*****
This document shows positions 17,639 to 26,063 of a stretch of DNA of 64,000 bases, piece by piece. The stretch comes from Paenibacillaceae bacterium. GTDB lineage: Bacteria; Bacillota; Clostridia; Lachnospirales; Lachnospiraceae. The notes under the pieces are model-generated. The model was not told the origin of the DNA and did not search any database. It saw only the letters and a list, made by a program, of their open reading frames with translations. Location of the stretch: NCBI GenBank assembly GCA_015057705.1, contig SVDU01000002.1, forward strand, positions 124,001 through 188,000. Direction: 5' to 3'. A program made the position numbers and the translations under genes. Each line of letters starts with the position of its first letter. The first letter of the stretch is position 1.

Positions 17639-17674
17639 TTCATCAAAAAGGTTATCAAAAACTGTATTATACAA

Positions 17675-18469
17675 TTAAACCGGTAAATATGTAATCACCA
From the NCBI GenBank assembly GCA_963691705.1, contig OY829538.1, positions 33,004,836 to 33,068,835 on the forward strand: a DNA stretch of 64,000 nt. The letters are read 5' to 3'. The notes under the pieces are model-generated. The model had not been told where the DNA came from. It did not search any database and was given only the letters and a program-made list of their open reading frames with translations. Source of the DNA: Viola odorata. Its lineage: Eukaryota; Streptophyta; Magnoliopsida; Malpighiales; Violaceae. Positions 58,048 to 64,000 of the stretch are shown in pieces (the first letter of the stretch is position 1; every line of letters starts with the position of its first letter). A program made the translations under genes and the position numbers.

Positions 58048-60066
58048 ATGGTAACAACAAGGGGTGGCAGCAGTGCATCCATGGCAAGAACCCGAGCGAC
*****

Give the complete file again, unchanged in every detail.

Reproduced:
This document shows positions 17,639 to 26,063 of a stretch of DNA of 64,000 bases, piece by piece. The stretch comes from Paenibacillaceae bacterium. GTDB lineage: Bacteria; Bacillota; Clostridia; Lachnospirales; Lachnospiraceae. The notes under the pieces are model-generated. The model was not told the origin of the DNA and did not search any database. It saw only the letters and a list, made by a program, of their open reading frames with translations. Location of the stretch: NCBI GenBank assembly GCA_015057705.1, contig SVDU01000002.1, forward strand, positions 124,001 through 188,000. Direction: 5' to 3'. A program made the position numbers and the translations under genes. Each line of letters starts with the position of its first letter. The first letter of the stretch is position 1.

Positions 17639-17674
17639 TTCATCAAAAAGGTTATCAAAAACTGTATTATACAA

Positions 17675-18469
17675 TTAAACCGGTAAATATGTAATCACCA
From the NCBI GenBank assembly GCA_963691705.1, contig OY829538.1, positions 33,004,836 to 33,068,835 on the forward strand: a DNA stretch of 64,000 nt. The letters are read 5' to 3'. The notes under the pieces are model-generated. The model had not been told where the DNA came from. It did not search any database and was given only the letters and a program-made list of their open reading frames with translations. Source of the DNA: Viola odorata. Its lineage: Eukaryota; Streptophyta; Magnoliopsida; Malpighiales; Violaceae. Positions 58,048 to 64,000 of the stretch are shown in pieces (the first letter of the stretch is position 1; every line of letters starts with the position of its first letter). A program made the translations under genes and the position numbers.

Positions 58048-60066
58048 ATGGTAACAACAAGGGGTGGCAGCAGTGCATCCATGGCAAGAACCCGAGCGAC